There was a feeling that maybe we would have a few new degrees of freedom that we hadn’t enjoyed before because always before there would always be a duty to refer to central government or to have their attitudes and what have you governing what we did whereas now we’d be able to …set our sights on something a bit different. The practicality of it is that actually all these companies and universities were looking at us because we were government and a source of funds and a source of advice so once you take that away some of our attractiveness to other people diminished, I’m sure of that. [53 secs]

#PSRE staff were expected to adapt to structures and practices geared towards commercial operations that were very different to those they were used to in the civil service. 🗨https://tinyurl.com/rgfjxcl.

The problem for those of us that had been in the civil service was that we had to adapt to a new way of working so we’d been recruited to be civil servants, we’d been recruited to deliver and we developed a civil service mentality of public service, and then we’d learnt to have those freedoms, and we expected to have those freedoms, and when we moved into a more market driven approach then that wasn’t possible. we were conditioned to believe that it should be possible. If we’d all worked in industry in the first place we wouldn’t have had the same stresses and strains. It was hugely hugely stressful for most people. i’m not saying the management was bad at all, I’m not saying from the top down people were being uncaring, it was simply that the demands of the new role were not ones that people adjusted to. [1m 34 s]

The defence #PSREs operated as an agency 1991-2001 until their activities were split between the private @QinetiQ and public @dstlmod. 1990s = amalgamations, rationalisations and relocations, plus schemes to promote culture change. 🗨https://tinyurl.com/rcprgv4

The biggest change was when we moved away from the buildings, when we moved from the old site, in my case from R50 building, over to A7 in the Cody Technology Park. There weren’t rooms for having coffee breaks, it was an open plan office and you had a lab, so the chance to interact was a lot harder. Ok, teams were roughly co-located but you didn’t have this cohesive element of meeting at half-ten or eleven o’clock or whatever and have a chat together about various things. The chat was from the lowest to the divisional superintendent, so you had a good understanding of what was going on. At the time I don’t think I appreciated it but you learn a lot just from the chatting and talking and you realise how important it was in the understanding you had in your day to day job. [56 secs]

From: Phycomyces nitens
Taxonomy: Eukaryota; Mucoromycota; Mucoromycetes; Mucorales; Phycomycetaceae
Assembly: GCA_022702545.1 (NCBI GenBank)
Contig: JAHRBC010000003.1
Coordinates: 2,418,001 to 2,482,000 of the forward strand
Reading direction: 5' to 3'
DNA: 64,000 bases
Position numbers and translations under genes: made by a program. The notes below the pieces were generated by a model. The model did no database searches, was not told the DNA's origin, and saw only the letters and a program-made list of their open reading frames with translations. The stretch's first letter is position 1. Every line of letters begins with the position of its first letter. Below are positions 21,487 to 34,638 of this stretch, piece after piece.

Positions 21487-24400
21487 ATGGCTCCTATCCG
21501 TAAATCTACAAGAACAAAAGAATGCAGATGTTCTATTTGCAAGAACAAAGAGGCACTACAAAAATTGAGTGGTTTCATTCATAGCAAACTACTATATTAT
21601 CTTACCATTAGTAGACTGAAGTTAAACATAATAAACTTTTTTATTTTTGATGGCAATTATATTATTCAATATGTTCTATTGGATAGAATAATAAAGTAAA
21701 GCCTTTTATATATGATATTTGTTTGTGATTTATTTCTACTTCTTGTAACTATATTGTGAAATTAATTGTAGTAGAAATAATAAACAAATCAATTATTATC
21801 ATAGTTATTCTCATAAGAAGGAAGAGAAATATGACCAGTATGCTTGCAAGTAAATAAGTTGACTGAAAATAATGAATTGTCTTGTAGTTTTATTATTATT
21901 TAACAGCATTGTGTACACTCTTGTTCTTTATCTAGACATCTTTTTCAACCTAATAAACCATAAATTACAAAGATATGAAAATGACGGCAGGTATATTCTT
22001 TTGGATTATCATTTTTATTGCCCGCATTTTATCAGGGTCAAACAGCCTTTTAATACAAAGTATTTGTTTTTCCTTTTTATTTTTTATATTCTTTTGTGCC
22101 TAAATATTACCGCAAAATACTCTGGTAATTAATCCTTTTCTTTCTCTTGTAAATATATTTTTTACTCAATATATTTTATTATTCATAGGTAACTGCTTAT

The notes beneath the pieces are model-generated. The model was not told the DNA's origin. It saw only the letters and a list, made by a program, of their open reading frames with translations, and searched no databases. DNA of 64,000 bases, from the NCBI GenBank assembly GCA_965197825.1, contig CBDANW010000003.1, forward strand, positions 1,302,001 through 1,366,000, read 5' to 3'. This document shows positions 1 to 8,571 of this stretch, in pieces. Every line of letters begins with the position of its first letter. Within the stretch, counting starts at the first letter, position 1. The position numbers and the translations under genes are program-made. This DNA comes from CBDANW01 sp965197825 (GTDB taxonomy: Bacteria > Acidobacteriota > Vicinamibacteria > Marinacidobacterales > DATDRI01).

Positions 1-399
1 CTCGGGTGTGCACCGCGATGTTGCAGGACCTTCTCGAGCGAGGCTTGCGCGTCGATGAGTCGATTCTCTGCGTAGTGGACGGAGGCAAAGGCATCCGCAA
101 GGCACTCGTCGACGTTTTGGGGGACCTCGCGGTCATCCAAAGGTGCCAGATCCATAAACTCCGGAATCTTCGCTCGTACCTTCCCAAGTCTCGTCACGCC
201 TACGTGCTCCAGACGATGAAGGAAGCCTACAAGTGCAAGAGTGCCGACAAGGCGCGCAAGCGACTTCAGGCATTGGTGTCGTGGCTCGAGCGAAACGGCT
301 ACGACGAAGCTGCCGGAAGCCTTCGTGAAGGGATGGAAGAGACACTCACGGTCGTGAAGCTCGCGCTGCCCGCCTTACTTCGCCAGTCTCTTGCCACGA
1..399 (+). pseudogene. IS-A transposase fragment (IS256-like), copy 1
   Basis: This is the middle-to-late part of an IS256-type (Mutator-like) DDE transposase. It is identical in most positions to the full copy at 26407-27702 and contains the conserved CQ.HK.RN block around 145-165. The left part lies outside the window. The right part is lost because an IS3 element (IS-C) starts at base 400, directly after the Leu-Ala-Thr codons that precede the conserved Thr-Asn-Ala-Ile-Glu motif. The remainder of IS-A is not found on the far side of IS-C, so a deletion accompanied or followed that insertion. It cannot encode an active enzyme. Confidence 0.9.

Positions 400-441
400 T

Familiar patterns of KE were upset. Establishments began competing against former industrial collaborators to win contracts. Scientists’ performance was assessed more on project utilisation rates rather than peer-reviewed outputs. 🗨https://tinyurl.com/rgfjxcl.

What did change though what we didn’t have time for the seminar type of thing, so we were a moderately academic bunch of people doing moderately academic work, so what we used to do, for as an example, if someone was going to give a talk at a conference, we’d get the whole group together and the person would give the talk and then we’d pull it apart for two hours. But of course you can’t have 10 people sitting there for two hours when they should be working on their projects which have a different cost code to the one of the speaker. So the transfer of information backwards and forwards between members of the group reduced quite significantly during that time. [51 secs]

#PSRE changes ️ generalists rather than specialists and weaker links between central government and scientists. A new @uksciencechief report https://tinyurl.com/v9jbhsr wants more science and scientists embedded across government. 🗨https://tinyurl.com/uw4y5qc 

There’s been a tension ever since the start of the agency shift between, there’s been a continual perception, mainly by those people who are deep experts, that deep expertise is not valued and that if you continue doing the same thing your career will stall at quite an early level and the people who get on or those who move around a lot and become far more generalist and know a little bit about a lot and have a lot of contacts, whether that’s beneficial across … there’s merit in both approaches it’s getting the balance between the two, if you have an organisation full of deep, deep specialists who never talk to anybody, that’s not very good, but if you have an organisation of lots of people with a little dangerous knowledge that’s not good either, it’s getting the balance right and I’m not sure what that is or whether anybody’s ever really succeeded in doing that. [57 seconds]

So ends my 📢 for #oralhistory in 20C #histstem! More scientist clips @SoundArchive https://shar.es/a3EIUy. Thanks to my interviewees for sharing in the production of this @HyPIRUoL @BL_OralHistory @ahrcpress @CDPConnect project. 🗨https://tinyurl.com/rgfjxcl. #BSHSGlobalHist

It’s been a pleasure, it’s quite exhausting and it’s quite hard remembering some of these things, your questions have been really good, they’ve drawn out memories from the past. I have to confess it’s rather nice to know there’ll be something in the British Library in hundreds of years’ time. It’s going to be a wonderful resource for historians as years go by. [45 secs]